MCViewPoint

Opinion from a Libertarian ViewPoint

“Libertarian” Is Just Another Word for (Classical) Liberal | Mises Wire

Posted by M. C. on September 16, 2019

https://mises.org/wire/libertarian-just-another-word-classical-liberal

Long post…

But rest assured, Lew Rockwell reminds us, things could be far worse “were it not for the efforts of a relative handful of intellectuals who have fought against socialist theory for more than a century. It might have been 99% in support of socialist tyranny. So there is no sense in saying that these intellectual efforts are wasted.”

Moreover, the success of liberalism is demonstrated in the fact that non-liberals have long attempted to steal the mantle of liberalism for themselves. In the English speaking world, it is no mere accident of history that social democrats and other non-liberal groups often insist on calling themselves liberal. The effort to expropriate the term “liberal” in the twentieth century was a matter of political expediency. Liberalism was a popular and influential ideology throughout the nineteenth and early twentieth century. So it only made sense to attempt to apply the term to non-liberal ideologies and coast on liberalism’s past success.3

Today, we continue to see the legacy of liberalism worldwide in discussions over human rights, in efforts to increase freedom in trade, and greater autonomy from state intervention.  The fact that socialists and other types of interventionists win victories proves nothing about the irrelevance of liberalism. They only remind us how much worse things would be were it not for liberalism’s occasional successes. Moreover, efforts by governments to co-opt liberal vocabulary for purposes of building state power are to be expected. We see this often in the call for government managed “human rights” efforts and in calls for globally managed “free trade.” These measures aren’t liberal, but governments know saying liberal things and professing to pursue liberal goals makes for great PR.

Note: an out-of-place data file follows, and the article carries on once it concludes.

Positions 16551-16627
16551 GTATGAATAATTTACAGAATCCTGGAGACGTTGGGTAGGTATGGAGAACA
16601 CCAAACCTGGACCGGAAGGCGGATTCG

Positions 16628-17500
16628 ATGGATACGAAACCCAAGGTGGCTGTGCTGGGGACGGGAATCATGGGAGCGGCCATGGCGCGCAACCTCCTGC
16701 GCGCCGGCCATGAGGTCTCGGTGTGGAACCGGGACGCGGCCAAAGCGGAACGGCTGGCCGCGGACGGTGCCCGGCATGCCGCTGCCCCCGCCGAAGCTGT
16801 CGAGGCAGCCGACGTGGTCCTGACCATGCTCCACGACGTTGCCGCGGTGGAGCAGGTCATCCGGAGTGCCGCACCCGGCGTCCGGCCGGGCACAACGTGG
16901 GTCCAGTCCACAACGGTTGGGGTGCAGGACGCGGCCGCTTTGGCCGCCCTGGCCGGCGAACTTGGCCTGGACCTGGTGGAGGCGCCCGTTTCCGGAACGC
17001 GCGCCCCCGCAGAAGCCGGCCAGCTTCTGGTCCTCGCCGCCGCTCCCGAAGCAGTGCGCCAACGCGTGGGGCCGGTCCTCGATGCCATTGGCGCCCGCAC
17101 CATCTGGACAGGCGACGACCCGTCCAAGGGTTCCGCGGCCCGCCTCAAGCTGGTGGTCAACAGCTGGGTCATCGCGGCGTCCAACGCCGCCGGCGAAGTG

Meanwhile, the answer to gains made by social democrats and socialists lies in strengthening the intellectual movement that is liberalism, which over time translates into political action. If liberalism is eclipsed today by other ideologies, the fault lies with us who have done too little, and with the defeatists who declare intellectual fights to be irrelevant to real life, or not worth the trouble.

Liberalism — that is libertarianism — has a long and impressive history that is all too often neglected. But it is, as Raico contended, an indispensable part of “our own civilization.” We’d do well to know more about its history.

Be seeing you

Difference Between Classic Liberalism & Progressivism Defined

 

 

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